There is a lot more to flying a drone than just knowing the controls. The FAA requires an extensive list of rules to follow for safely and legally operating a commercial drone. If the pilot is charging someone for the use of their drone than the pilot must have a commercial FAA part 107 certificate validating their right to compensation. If they lack this certificate then they may be vulnerable to various penalties, including “a warning letter, suspension/revocation of a license, denial of an application for a pilot’s license, civil penalties (fines), and incarceration for criminal convictions” (lidarnews.com). The intensity of these penalties vary from violation to violation, but more times than not they result in warnings or fines. Some other examples of violations include unsafe flying, like flying at night, under the influence of drugs or alcohol, flying over crowds of people, or entering restricted airspaces. Not having the drone that weighs over 55 pounds registered with the FAA or flying without a pilot’s license are also causes for a penalty.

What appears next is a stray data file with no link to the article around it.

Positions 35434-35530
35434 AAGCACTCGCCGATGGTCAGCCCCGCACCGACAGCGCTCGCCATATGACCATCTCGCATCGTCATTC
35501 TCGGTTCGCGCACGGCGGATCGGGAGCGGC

Considering how new commercial drone flying still is, many of these laws are not strictly enforced. However, after these laws become common knowledge in the field it is likely we will see harsher enforcement. If you are looking to hire someone who will be piloting a drone for a paid project, make sure to ask if they are certified to do so. Not abiding by these legal regulations could result in serious fines. Businesses like Definition Films who are already registered and certified are much safer options than the latter.
Some people have still been hiring unlicensed drone operatores because they are cheaper. But if you take into consideration that the hiring agency could be liable if an accident occurs should far out-weigh the additional cost of hiring a licensed part 107 drone operator. If you want to learn more about the laws given by the FAA, click here.